Peak flow monitoring, via a plastic peak flow meter that requires you to blow into a mouthpiece, measures forced exhalation volume from the lungs. You can buy a handheld peak flow meter to keep at home for your convenience. These measurements can also monitor changes in pulmonary status when an underlying episode is impending.
There are other types of handheld pulmonary function tests available for home monitoring, and some even come with an app that can be downloaded on your smartphone. For example, a pulse oximetry tool will monitor your heart rate and oxygen saturation.
Most of all, pay attention to your body’s signals. Symptoms such as chronic cough, shortness of breath and increased sputum production can be signs of respiratory infection. Contact your physician if any of these symptoms occur.
COVID-19’s impact on long-term pulmonary health
COVID-19 has been a “wild card” virus, with symptoms ranging from fatigue to Acute Respiratory Distress Syndrome (ARDS). Once you’re infected with COVID-19, the viral disease travels down to your alveoli, the tiny air sacs at the end of air tubes in the lungs. The alveoli provide the base of your lung function and are where the gas exchange occurs between your blood and the air in your lungs — inhaling oxygen and exhaling carbon dioxide.
When the alveoli become fibrotic (or scarred), which can happen due to COVID-19, your lungs can’t exchange gas across as they should, thus reducing your lungs’ ability to oxygenate your blood. Think of this process like the air filters in your home. A clogged filter can’t trap dust particles, allergens and other substances from escaping into your home.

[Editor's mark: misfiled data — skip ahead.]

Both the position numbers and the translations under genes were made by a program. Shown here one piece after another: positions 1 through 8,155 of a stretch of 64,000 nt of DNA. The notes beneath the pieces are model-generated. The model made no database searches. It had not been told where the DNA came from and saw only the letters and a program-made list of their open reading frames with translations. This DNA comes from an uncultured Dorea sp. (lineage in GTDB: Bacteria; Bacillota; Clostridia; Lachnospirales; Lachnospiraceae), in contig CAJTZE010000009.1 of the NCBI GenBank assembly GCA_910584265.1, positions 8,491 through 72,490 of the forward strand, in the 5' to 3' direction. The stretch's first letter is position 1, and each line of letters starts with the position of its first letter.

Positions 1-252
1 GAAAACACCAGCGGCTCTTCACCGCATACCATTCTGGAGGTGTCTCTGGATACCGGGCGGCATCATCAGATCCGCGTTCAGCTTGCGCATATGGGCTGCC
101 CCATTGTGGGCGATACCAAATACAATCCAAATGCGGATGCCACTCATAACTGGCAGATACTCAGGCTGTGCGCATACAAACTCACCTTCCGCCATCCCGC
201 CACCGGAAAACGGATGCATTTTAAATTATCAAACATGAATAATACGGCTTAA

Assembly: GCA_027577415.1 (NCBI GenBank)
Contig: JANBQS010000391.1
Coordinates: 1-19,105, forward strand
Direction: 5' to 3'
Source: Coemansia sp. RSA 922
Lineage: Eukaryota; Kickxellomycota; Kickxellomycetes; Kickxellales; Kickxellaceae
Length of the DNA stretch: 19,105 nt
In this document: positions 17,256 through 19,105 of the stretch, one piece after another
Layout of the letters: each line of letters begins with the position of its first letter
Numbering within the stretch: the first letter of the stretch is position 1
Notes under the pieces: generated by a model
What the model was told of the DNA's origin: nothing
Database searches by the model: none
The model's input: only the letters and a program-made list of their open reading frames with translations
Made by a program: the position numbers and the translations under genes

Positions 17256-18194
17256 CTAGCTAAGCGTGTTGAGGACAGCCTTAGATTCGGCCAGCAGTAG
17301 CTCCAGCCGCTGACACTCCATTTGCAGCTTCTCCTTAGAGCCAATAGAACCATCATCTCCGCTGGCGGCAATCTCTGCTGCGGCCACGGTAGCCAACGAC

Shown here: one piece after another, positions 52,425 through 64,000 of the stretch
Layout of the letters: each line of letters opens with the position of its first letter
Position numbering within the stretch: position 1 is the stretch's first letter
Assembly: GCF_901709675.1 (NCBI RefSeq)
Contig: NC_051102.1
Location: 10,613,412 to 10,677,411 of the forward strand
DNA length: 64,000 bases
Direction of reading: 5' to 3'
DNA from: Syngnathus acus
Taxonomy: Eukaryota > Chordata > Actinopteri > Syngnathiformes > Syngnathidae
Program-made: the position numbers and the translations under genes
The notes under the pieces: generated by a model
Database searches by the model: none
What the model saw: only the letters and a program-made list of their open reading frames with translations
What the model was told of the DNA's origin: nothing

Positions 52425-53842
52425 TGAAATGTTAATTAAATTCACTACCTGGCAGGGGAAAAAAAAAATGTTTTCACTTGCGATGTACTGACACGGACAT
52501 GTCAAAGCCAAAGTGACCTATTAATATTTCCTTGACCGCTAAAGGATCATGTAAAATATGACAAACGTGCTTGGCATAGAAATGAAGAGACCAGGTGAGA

The damage sustained by the alveoli has resulted in permanent pulmonary compromise in some patients. Conditions such as pulmonary fibrosis and other interstitial lung diseases have also been noted. This lung damage often presents a challenge to daily routines, such as exercising. Some patients may even require oxygen at home, either temporarily or on a long-term basis.
Exercises to keep your lungs healthy
The diaphragm, a dome-shaped muscle located below your lungs, handles 80 percent of your breathing. This crucial muscle tightens when you inhale and relaxes when you exhale.
As you go about your day, it’s easy to get out of the habit of deep breathing and instead rely on chest breathing, or shallower, less satisfying breaths. Diaphragmatic breathing is a way to train your brain to conduct slower, deeper breaths that fully fill the lungs and encourage full oxygen exchange.
To practice deep breathing, bend your knees either while lying down or sitting in a chair. Then take deep breaths, allowing your belly to rise, before releasing the air as you tighten your abdominal muscles.
If you find yourself struggling with shortness of breath, try purse lipped breathing exercises. Take a normal breath by inhaling through your nose and exhaling through your mouth by puckering your lips as if you were blowing out birthday candles. This method of breathing helps improve ventilation by moving old air out of lungs and allowing for new air to enter.
Exercising regularly can do wonders for your lung health. Aerobic exercises increase lung capacity and improve blood flow to your heart and lungs. Muscle strengthening activities improve muscular health, including your lungs. Yoga and Pilates serve a dual purpose, combining exercise with breathing techniques. Read about why you should try yoga.
Visit the INTEGRIS Health lung care or INTEGRIS Health respiratory therapy page to learn more about the services we offer. You can schedule an appointment with a pulmonologist or respiratory therapist by searching for a provider near you.